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Yesterday's Headlines



Large aluminum deposits were discovered on the Harkenrider and Powell farms near Estacada and the area in general. The paper predicted that if the aluminum could be “economically mined” an aluminum manufacturing plant would come to Estacada.


A Clackamas County Sheriff, Paul McAllister had ordered Lieutenant Roy Reed to wire tap County Commissioner Ralph Groener’s phone. McAllister had apparently suspected Groener of illegal activity, but he didn’t offer any details. McAllister and Reed resigned and pleaded guilty to one charge each of conspiracy to wire tap.

They were each given five years of probation and each fined $2,500.


Lon Mabon, leader of the Oregon Citizens Alliance, paid a visit to Estacada to campaign for a “no special rights” anti-gay initiative on Estacada’s ballot.

He brought along the children’s books “Daddy’s Roommate” and “Heather Has Two Mommies” as props in his description of a “homosexual agenda.”

“To say that they don’t want to teach our kids that homosexuality is good and normal is simply a lie,” he said while showing pictures in “Daddy’s Roommate.” “It shows them sleeping together in the same bed. Was this before or after the act of sodomy?”

Clackamas County News Editor David Bates accused the Oregonian of always making Lon Mabon look like an gila monster. But his sympathy for Mabon ended there.

“In the OCA’s version of democracy, any personal discomfort created by proximity to those who are different for whatever reason — their politics, their religion, or their sexuality — provides justification for that discrimination. That isn’t how America works,” read an editorial written by Bates and publisher Bill James. “Once again, we’d like to thank Mr. Mabon for visiting Estacada last week. He gave local voters more than ample reason to vote no on Measure 3-1.”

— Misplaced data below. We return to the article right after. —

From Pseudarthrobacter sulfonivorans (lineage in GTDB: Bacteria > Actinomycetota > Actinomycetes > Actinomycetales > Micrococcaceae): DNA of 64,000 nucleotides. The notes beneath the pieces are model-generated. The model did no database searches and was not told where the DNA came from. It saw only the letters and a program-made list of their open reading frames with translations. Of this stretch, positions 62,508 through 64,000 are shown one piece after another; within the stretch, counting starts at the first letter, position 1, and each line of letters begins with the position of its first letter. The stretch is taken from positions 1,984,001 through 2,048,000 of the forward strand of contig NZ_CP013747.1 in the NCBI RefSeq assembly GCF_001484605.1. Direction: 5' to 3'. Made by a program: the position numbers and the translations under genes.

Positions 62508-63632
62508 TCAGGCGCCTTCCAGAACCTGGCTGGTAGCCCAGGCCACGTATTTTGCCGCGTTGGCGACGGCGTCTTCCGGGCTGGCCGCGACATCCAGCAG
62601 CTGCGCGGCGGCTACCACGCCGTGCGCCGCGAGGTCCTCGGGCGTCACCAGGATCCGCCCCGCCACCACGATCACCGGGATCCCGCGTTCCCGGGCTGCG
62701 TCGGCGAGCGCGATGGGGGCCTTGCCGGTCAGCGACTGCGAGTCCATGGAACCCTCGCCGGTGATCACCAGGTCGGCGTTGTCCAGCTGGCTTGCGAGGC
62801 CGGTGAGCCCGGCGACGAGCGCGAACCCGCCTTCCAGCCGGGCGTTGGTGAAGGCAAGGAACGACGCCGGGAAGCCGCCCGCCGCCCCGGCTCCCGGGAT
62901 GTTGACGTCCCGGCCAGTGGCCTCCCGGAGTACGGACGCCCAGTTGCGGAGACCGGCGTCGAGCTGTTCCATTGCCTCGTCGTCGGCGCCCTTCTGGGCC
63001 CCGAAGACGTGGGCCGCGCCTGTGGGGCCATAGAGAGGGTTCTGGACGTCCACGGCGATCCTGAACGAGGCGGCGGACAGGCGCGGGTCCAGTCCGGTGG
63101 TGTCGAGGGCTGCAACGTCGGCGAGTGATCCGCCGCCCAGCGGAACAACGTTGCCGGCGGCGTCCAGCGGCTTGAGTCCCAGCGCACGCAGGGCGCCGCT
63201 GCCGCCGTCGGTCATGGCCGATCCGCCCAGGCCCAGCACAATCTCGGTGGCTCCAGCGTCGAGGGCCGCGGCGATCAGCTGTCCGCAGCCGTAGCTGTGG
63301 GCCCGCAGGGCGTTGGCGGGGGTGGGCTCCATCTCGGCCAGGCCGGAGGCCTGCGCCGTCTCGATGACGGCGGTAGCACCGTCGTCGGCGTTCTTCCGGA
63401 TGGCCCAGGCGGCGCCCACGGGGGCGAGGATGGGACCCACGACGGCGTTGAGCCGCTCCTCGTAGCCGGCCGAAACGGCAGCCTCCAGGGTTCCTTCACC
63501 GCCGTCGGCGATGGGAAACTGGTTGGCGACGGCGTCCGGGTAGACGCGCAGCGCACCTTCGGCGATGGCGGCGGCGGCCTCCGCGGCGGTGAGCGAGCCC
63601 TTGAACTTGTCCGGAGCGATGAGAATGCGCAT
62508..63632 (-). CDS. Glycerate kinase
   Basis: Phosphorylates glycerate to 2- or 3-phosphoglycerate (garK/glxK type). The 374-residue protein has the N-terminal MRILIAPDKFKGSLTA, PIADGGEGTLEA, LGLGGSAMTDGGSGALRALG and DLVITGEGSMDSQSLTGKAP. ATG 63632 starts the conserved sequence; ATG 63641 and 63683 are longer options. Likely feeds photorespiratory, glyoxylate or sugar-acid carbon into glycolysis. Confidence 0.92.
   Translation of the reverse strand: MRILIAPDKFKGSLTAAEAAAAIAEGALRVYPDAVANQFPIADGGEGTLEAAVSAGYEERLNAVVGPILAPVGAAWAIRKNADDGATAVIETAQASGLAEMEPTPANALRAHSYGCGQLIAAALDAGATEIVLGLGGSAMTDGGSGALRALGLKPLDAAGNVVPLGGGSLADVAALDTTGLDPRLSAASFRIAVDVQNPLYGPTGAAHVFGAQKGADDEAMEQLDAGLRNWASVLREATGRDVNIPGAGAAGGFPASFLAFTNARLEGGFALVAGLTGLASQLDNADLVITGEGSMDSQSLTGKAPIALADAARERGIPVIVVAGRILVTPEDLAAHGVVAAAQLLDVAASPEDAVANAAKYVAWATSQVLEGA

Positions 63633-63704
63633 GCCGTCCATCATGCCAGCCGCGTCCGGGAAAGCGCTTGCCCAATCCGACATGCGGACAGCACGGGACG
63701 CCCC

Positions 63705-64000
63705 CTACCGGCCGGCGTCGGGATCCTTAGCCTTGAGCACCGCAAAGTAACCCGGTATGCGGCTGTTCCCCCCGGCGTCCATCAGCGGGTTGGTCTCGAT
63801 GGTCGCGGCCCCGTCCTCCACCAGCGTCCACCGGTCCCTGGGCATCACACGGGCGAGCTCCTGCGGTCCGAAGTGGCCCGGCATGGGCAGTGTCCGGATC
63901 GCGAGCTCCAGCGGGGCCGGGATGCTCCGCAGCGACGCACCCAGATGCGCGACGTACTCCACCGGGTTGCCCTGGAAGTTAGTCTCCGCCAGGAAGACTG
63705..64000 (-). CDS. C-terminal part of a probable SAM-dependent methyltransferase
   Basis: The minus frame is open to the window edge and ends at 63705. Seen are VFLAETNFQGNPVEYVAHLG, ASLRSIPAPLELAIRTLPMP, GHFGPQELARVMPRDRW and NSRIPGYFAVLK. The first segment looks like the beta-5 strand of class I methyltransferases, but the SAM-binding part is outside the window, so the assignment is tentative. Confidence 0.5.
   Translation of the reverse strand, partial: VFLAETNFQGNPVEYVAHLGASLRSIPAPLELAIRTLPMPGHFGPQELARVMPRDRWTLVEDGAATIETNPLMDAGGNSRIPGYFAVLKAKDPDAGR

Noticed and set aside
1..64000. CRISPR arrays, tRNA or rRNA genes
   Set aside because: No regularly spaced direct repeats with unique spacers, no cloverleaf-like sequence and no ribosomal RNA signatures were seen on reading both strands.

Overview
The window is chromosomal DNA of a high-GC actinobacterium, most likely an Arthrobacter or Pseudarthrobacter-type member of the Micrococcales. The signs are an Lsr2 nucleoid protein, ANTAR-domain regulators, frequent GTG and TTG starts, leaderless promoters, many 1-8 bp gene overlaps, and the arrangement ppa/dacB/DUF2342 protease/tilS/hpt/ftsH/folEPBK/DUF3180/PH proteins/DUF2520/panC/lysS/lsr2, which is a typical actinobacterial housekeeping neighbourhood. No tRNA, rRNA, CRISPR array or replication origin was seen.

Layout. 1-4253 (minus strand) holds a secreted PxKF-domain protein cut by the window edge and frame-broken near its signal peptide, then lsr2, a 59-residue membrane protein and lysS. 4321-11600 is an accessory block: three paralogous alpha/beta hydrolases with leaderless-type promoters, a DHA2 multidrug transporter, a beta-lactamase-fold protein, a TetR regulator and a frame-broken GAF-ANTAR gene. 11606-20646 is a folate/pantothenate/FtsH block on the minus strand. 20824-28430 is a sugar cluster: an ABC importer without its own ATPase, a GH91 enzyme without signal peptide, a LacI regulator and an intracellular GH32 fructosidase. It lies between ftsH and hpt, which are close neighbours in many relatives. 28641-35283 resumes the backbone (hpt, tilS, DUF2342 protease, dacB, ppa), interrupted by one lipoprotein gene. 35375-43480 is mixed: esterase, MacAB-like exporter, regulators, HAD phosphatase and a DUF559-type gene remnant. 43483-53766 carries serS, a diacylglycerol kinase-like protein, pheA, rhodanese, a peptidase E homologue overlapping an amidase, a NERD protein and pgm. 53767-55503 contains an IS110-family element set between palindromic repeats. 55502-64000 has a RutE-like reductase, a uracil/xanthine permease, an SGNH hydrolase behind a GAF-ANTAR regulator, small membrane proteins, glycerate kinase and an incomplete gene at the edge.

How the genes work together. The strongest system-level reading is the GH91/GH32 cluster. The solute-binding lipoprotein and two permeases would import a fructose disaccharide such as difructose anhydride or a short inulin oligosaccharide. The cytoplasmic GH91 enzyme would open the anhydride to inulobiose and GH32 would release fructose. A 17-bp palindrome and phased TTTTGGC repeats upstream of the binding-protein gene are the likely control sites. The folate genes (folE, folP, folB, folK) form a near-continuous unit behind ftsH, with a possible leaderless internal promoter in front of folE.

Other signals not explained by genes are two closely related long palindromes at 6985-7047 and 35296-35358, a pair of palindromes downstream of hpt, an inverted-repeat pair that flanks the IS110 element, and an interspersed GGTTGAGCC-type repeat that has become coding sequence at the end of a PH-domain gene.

Bates wrote in his “Bates & Pieces” column, “Not to beat a dead horse, here, but this newspaper several weeks ago offered to pay $100 to the first person who could tell us how Measure 3-1 protects children, since much of the rhetoric from the OCA camp suggests that it would. No takers so far...”

The paper was flooded with heated letters to the editor on the issue.

One man publicly came out in a letter to the editor, mentioning that he feared being beaten or even killed for doing so.

“The angrier you become, the more you sponsor and applaud hoodlum attacks against my person. That is why I need government protection from you! (And I thank God for government.) You fight for your right to speak, even if your words are false: (I welcome your rights) I am now fighting for the right to live, to be.”


The town was trying to decide where to build the new library.